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Watch Russia's Crashed Luna-25 Punch a New Crater into the Moon's Surface
Don't worry, the Moon can take it.
Wes Anderson’s latest film, Asteroid City (streaming now on Peacock), centers on a fictional play inside of a fictional movie, which takes place in the fictional town of Asteroid City. There, a crater left by a meteor impact draws a curious collection of people including an honest-to-Crom space alien. Wherever you find a new crater, there’s usually a good story to go along with it.
Any residents of the Moon’s South Pole might have had their own cinematic call to adventure on August 19, when the Russian lunar lander Luna-25 unexpectedly crashed during descent.
NASA's Lunar Reconnaissance Orbiter Find's Luna-25 Impact Site
The mission would have returned Russia to the Moon for the first time since the original space race. It would also have made them the first to soft land at the Moon’s South Pole, an area of particular interest thanks to stores of frozen water. Instead, their first lunar mission in half a century failed at the finish line when an anomaly sent the craft careening into the Moon at high speed.
Two days after the Russian space agency Roscosmos lost contact with Luna-25, they published an estimated point of impact. NASA scientists on the Lunar Reconnaissance Orbiter (LRO) team then directed the orbiting craft to snap new images of the area. Then they compared those new images with historical images of the same area.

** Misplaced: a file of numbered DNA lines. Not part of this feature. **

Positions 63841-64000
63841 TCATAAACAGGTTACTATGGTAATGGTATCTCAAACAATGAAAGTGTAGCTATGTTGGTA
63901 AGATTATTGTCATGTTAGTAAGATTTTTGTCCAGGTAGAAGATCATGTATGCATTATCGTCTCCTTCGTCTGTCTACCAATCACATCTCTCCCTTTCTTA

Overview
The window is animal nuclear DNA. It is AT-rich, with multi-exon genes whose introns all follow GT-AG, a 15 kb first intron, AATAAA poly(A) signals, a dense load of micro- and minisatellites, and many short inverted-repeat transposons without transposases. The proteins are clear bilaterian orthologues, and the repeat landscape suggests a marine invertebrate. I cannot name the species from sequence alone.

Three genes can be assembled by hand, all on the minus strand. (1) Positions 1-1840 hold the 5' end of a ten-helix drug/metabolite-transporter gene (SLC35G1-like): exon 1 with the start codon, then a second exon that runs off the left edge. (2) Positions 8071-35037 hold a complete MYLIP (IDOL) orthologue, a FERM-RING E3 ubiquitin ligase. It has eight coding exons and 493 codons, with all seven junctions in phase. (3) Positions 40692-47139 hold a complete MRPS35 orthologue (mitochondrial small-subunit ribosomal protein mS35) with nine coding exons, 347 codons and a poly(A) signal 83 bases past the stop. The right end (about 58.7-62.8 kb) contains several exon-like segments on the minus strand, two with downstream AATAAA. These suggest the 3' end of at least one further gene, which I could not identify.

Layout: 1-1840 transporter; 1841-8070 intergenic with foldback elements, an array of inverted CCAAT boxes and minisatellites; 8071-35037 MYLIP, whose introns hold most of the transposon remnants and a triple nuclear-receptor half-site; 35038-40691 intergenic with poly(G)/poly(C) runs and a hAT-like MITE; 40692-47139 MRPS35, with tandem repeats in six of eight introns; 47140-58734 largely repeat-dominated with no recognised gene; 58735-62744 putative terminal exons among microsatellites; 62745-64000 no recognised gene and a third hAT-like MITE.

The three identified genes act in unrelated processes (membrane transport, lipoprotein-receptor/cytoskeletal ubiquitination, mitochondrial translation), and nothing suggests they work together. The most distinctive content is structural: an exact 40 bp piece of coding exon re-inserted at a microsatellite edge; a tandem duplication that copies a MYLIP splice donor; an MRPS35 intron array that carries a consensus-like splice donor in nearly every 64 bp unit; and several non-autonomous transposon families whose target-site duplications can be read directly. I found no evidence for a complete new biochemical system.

Right away, they found a fresh crater in approximately at the spot Roscosmos estimated. Estimates put the crater’s diameter at approximately 10 meters across and located roughly 400 kilometers from Luna-25’s planned landing site.
Importantly, the most recent images of the area were more than a year old, taken in June of 2022. With that in mind, all we can know for certain is that something created a new crater between June 2022 and August 24, 2023, when the new images were taken. That said, given the proximity with where we know Luna-25 went down, it’s likely the crater was caused by the crash.
It’s not the result Russia wanted, but every accidental crater is evidence of humanity’s enduring exploratory spirit. As Wayne Gretzky once sort of said, you miss 100% of the future craters you don’t launch, or something.
Catch Asteroid City, streaming now on Peacock!